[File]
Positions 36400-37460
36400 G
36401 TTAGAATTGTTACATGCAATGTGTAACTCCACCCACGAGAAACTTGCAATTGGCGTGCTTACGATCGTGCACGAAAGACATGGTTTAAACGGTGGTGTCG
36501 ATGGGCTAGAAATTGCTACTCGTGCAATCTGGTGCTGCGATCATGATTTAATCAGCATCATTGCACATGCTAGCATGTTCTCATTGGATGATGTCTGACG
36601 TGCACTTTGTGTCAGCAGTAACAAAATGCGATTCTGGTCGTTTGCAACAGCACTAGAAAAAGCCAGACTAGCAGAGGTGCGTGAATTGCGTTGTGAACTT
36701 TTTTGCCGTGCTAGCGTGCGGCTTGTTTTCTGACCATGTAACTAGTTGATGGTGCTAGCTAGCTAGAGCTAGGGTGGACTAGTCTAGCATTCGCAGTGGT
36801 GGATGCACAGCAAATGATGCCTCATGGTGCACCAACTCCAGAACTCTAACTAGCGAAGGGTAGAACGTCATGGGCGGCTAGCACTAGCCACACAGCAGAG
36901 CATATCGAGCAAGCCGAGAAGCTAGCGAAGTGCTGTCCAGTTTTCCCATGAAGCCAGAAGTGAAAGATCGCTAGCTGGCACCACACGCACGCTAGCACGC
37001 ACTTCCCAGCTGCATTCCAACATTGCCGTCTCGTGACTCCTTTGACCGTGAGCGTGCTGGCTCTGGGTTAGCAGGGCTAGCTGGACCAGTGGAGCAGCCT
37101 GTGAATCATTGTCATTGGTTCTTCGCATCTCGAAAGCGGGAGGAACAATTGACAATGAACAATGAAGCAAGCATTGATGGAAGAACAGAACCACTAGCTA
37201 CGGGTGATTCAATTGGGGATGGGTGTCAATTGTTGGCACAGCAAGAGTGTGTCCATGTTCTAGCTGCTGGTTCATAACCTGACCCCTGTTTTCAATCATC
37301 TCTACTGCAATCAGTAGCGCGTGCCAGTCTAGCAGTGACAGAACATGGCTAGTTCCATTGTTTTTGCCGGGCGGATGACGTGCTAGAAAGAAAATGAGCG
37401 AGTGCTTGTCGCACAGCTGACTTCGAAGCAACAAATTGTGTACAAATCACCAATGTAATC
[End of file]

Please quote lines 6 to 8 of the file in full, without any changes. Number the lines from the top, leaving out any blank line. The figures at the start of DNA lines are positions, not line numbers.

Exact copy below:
36701 TTTTGCCGTGCTAGCGTGCGGCTTGTTTTCTGACCATGTAACTAGTTGATGGTGCTAGCTAGCTAGAGCTAGGGTGGACTAGTCTAGCATTCGCAGTGGT
36801 GGATGCACAGCAAATGATGCCTCATGGTGCACCAACTCCAGAACTCTAACTAGCGAAGGGTAGAACGTCATGGGCGGCTAGCACTAGCCACACAGCAGAG
36901 CATATCGAGCAAGCCGAGAAGCTAGCGAAGTGCTGTCCAGTTTTCCCATGAAGCCAGAAGTGAAAGATCGCTAGCTGGCACCACACGCACGCTAGCACGC